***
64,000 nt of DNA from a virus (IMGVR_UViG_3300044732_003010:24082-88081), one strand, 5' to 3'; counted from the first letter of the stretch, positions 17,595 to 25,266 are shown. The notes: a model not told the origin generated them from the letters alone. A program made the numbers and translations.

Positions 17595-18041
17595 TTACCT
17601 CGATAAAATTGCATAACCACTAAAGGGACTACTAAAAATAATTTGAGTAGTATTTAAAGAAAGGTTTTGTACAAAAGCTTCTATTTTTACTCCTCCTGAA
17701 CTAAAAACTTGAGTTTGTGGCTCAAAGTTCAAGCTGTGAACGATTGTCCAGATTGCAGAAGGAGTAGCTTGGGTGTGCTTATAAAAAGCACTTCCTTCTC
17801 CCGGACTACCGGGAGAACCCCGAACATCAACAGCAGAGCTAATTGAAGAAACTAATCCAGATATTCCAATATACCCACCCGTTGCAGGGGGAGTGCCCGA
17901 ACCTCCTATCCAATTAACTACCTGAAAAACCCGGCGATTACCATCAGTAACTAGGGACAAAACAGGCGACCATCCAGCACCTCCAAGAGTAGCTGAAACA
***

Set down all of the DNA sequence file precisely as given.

64,000 nt of DNA from a virus (IMGVR_UViG_3300044732_003010:24082-88081), one strand, 5' to 3'; counted from the first letter of the stretch, positions 17,595 to 25,266 are shown. The notes: a model not told the origin generated them from the letters alone. A program made the numbers and translations.

Positions 17595-18041
17595 TTACCT
17601 CGATAAAATTGCATAACCACTAAAGGGACTACTAAAAATAATTTGAGTAGTATTTAAAGAAAGGTTTTGTACAAAAGCTTCTATTTTTACTCCTCCTGAA
17701 CTAAAAACTTGAGTTTGTGGCTCAAAGTTCAAGCTGTGAACGATTGTCCAGATTGCAGAAGGAGTAGCTTGGGTGTGCTTATAAAAAGCACTTCCTTCTC
17801 CCGGACTACCGGGAGAACCCCGAACATCAACAGCAGAGCTAATTGAAGAAACTAATCCAGATATTCCAATATACCCACCCGTTGCAGGGGGAGTGCCCGA
17901 ACCTCCTATCCAATTAACTACCTGAAAAACCCGGCGATTACCATCAGTAACTAGGGACAAAACAGGCGACCATCCAGCACCTCCAAGAGTAGCTGAAACA